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» The Official End of the Pandemic Health Emergency (PHE)

May 9, 2023

Healthcare, Healthcare Spending, Human Resources, Legislation, Telehealth

The impact of the end of PHE will be immediate and underestimated; unfortunately, it is looking like it will destabilize the already broken health industry.  See below two things to make note of!


  1. Cost Shifting to Private Insurers:

It is true that the official end of the Pandemic Health Emergency (PHE) will likely result in some changes in the way COVID-19 treatment is covered by insurance providers in the United States. As you mentioned, access to COVID-19 testing, vaccines, and treatments with no out-of-pocket costs for uninsured individuals will continue through 2024, thanks to federal funding.

However, enrollees in commercial plans, Medicare, Medicaid, and the Children’s Health Insurance Program (CHIP) may see increased cost-sharing for COVID-19 tests and treatments, as the cost burden for these services shifts from the federal government to private insurers. This means that insurance providers may need to cover more of the cost for COVID-19 tests and treatments, which could lead to higher revenues for insurers.

At the same time, increased cost-sharing for COVID-19 tests and treatments could result in higher out-of-pocket costs for consumers. This could potentially create a financial burden for individuals and families, particularly those who are uninsured or underinsured.

Additionally, hospitals and physicians may continue to experience bad debt related to the provision of COVID-19 care, as some patients may be unable to pay their out-of-pocket costs or may not have insurance coverage. This could be a particular challenge for hospitals and healthcare providers in areas that have been hard hit by the pandemic.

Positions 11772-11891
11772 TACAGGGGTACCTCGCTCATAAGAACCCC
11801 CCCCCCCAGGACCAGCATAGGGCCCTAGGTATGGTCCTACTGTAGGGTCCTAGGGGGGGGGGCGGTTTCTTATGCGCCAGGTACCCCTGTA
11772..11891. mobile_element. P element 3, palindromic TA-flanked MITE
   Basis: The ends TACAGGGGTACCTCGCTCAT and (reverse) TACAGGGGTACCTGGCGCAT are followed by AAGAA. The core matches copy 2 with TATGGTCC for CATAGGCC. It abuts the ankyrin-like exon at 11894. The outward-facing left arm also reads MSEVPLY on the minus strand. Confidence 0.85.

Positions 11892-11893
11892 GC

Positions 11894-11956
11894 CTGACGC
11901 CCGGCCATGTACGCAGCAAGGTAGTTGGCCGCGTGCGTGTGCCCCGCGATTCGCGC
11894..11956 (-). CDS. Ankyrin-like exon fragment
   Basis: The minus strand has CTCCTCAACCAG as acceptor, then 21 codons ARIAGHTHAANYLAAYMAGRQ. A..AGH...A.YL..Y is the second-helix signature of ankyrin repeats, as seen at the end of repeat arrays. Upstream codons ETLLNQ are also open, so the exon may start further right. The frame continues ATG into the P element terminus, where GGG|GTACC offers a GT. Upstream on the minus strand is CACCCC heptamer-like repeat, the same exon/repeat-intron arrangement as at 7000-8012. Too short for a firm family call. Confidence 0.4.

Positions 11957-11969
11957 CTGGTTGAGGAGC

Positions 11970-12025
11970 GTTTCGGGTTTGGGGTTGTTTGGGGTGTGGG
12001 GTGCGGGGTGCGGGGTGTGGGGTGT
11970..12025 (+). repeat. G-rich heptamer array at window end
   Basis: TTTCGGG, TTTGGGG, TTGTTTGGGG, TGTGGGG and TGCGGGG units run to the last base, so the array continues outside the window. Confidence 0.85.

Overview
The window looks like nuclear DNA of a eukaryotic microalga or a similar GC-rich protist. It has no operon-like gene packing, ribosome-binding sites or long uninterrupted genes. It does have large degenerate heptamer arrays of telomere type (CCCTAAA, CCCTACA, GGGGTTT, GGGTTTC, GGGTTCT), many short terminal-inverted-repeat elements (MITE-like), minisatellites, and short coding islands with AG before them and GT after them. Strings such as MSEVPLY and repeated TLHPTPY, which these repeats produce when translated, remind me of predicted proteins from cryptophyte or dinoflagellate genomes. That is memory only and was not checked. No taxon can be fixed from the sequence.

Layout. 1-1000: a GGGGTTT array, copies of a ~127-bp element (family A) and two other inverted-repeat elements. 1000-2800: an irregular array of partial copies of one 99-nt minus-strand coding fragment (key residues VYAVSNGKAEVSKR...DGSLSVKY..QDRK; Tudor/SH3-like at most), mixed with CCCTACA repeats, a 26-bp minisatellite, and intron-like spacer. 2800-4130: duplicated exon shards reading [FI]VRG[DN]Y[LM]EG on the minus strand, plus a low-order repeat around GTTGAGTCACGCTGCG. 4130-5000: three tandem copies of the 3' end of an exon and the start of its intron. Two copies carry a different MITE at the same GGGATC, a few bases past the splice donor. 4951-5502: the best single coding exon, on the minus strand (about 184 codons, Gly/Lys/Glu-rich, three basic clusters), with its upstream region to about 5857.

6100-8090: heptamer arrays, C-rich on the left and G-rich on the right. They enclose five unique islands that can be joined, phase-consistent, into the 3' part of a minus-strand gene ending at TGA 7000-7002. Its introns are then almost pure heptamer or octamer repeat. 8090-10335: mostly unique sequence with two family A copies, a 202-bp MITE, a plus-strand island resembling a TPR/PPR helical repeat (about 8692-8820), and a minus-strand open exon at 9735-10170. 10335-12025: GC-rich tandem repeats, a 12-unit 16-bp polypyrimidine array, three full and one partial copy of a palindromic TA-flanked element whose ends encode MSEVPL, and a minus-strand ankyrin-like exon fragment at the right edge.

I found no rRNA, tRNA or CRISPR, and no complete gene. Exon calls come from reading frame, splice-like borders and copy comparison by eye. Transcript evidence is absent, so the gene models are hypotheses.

It’s worth noting that the specific details of how COVID-19 treatment will be covered by insurance providers in the post-PHE period are still evolving, and will likely depend on a range of factors, including ongoing public health efforts to control the spread of the virus and the impact of COVID-19 on the broader healthcare system.


  1. Telehealth Flexibilities Continued:

Expanded reimbursement for telehealth services: The Centers for Medicare and Medicaid Services (CMS) expanded Medicare reimbursement for a broader range of telehealth services, including virtual check-ins, e-visits, and remote patient monitoring.

Lifting of geographic restrictions: The CMS temporarily waived restrictions on telehealth across state lines, allowing providers to deliver care to patients in other states.

Expanded scope of telehealth services: The PHE allowed for additional services to be delivered via telehealth, such as mental health counseling, substance abuse treatment, and hospice care.

Increased use of telehealth technologies: The PHE led to increased adoption of telehealth technologies, such as videoconferencing and remote patient monitoring, which allowed providers to deliver care remotely and reduce the risk of COVID-19 transmission.

Reduced regulatory barriers: The PHE temporarily reduced regulatory barriers to telehealth, allowing for easier adoption and use of telehealth technologies.

Posted by in Healthcare, Healthcare Spending, Human Resources, Legislation, Telehealth